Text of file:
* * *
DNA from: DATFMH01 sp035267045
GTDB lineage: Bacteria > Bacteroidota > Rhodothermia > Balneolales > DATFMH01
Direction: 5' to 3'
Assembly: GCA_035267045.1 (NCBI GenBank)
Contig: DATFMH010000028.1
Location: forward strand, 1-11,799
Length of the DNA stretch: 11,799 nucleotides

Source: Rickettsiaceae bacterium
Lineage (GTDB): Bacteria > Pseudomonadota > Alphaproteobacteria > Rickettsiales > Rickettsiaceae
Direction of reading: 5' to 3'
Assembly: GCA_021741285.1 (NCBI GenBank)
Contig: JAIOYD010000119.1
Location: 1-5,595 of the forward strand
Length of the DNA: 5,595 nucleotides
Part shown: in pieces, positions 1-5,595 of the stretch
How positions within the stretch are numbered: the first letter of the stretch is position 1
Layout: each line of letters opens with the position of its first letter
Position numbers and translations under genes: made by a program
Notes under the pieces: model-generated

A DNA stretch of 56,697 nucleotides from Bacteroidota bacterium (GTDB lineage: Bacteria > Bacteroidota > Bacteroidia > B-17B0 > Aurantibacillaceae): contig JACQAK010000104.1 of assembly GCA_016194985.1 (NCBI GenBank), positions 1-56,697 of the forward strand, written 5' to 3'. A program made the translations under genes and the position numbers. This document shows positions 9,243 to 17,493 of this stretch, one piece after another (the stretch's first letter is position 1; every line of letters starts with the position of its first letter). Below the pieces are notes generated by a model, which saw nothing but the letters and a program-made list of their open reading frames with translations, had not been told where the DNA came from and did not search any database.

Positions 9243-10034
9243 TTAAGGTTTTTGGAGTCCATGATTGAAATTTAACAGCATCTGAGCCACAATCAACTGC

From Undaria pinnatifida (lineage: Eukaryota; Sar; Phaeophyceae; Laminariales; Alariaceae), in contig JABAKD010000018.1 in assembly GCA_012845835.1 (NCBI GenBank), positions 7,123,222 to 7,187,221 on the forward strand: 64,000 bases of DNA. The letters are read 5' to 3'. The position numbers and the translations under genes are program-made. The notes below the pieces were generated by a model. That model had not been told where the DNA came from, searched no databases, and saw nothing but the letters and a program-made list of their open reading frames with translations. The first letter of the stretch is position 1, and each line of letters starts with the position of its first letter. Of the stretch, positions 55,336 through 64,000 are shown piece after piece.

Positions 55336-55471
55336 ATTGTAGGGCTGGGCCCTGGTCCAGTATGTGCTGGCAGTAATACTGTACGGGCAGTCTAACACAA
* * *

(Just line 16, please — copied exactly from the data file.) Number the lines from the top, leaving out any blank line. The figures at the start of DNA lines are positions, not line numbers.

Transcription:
How positions within the stretch are numbered: the first letter of the stretch is position 1